April 29, 2013
How Electricity and TV Defused the ‘Population Bomb’
The Unexpected Promise of Soap Operas
Wealth, electricity, education, and urbanization are all loosely correlated with lower fertility, but the strongest correlation is watching television. How does TV act as a contraceptive? Perhaps it is watching popular soap operas, which paint a vision for poor women of how much better life with fewer kids might be.
In the late sixties, India was the poster child of Third World poverty. In 1965, the monsoon rains failed to arrive, food production crashed, and much of the country was on the brink of starving. Asked for help, President Lyndon Johnson is reported to have told an aide, "I'm not going to piss away foreign aid in nations where they refuse to deal with their own population problems." Johnson came around, but by the end of the decade India was viewed in the West as, at best, a basket case and, at worst, a "population bomb" that threatened the entire planet.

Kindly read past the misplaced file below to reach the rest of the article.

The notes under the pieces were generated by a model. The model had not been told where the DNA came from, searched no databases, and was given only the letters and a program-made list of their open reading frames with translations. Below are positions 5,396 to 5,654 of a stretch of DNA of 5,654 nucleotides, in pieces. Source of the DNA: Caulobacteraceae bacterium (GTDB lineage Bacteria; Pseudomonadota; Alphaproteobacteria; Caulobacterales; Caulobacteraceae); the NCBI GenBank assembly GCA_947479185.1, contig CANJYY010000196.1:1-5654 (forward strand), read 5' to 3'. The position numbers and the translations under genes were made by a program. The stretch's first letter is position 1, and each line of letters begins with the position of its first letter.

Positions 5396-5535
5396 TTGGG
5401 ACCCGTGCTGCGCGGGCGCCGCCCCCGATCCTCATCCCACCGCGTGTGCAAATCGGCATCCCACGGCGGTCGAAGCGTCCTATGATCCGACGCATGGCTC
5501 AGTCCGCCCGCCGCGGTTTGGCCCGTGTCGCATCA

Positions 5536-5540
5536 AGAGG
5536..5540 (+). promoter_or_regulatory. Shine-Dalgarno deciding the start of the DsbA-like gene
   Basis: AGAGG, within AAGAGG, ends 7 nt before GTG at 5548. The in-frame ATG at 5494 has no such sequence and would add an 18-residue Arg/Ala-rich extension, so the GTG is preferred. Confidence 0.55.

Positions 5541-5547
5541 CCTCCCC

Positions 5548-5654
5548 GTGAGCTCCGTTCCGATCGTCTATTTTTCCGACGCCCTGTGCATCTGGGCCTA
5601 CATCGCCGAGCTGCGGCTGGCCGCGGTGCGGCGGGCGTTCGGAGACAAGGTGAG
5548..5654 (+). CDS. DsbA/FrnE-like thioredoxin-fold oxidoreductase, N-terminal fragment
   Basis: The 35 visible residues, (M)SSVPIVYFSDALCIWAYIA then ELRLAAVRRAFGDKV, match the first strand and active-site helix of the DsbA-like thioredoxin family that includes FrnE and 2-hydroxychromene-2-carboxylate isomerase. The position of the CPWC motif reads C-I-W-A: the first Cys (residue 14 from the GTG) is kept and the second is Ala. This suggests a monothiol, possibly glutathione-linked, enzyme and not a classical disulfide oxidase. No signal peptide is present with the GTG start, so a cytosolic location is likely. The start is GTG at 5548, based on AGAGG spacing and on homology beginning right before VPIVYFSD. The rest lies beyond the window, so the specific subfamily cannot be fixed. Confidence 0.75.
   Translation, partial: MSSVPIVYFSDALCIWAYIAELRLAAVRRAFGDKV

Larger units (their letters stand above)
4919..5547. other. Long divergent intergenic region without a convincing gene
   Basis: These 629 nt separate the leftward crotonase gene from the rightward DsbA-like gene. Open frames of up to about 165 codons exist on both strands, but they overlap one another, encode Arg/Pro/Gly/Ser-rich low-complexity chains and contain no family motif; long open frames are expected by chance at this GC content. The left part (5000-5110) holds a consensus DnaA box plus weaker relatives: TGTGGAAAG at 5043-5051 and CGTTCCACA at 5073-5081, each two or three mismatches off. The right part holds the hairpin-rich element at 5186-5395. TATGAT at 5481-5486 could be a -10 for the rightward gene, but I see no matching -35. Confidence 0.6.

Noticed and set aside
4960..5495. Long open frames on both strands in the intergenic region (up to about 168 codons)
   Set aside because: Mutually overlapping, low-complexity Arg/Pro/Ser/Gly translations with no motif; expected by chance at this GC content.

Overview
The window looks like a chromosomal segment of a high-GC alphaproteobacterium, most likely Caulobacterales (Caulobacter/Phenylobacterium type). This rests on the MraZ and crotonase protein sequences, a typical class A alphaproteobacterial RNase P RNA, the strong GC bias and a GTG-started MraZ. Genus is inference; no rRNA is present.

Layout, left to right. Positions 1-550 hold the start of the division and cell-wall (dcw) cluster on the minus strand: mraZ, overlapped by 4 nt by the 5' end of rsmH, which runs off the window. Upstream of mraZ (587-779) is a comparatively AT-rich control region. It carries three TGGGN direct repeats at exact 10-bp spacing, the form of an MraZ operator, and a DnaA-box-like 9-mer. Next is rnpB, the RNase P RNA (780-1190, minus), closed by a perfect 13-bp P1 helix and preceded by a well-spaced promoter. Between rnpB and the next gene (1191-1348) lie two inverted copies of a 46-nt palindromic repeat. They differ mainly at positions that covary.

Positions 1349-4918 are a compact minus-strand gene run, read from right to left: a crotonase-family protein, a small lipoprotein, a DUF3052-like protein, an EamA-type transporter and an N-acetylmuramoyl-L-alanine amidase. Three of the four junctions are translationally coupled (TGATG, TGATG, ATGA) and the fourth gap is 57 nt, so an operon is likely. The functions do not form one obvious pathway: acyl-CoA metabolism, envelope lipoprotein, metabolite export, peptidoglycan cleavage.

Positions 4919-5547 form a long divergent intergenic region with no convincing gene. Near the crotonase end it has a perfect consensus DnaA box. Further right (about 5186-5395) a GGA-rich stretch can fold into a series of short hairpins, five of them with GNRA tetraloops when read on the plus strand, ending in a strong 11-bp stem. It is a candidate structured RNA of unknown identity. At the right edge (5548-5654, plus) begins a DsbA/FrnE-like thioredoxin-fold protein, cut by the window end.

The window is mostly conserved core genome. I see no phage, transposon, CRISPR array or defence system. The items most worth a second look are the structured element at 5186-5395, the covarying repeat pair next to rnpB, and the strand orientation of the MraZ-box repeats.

Given this history, it's hard not to see the success India has had feeding its people and slowing population growth as the finale to a Bollywood movie — one most Americans stopped watching in 1970. "In a recent exercise," Stanford's Martin Lewis writes in a new article for The Breakthrough, "most of my students believed that India’s total fertility rate was twice that of the United States. Many of my colleagues believed the same. In actuality, it is only 2.5, barely above the estimated U.S. rate of 2.1 in 2011, and essentially the replacement level."
About Michael Shellenberger & Ted Nordhaus
Ted Nordhaus and Michael Shellenberger are leading global thinkers on energy, climate, security, human development, and politics. They are founders of the Breakthrough Institute and executive editors of Breakthrough Journal.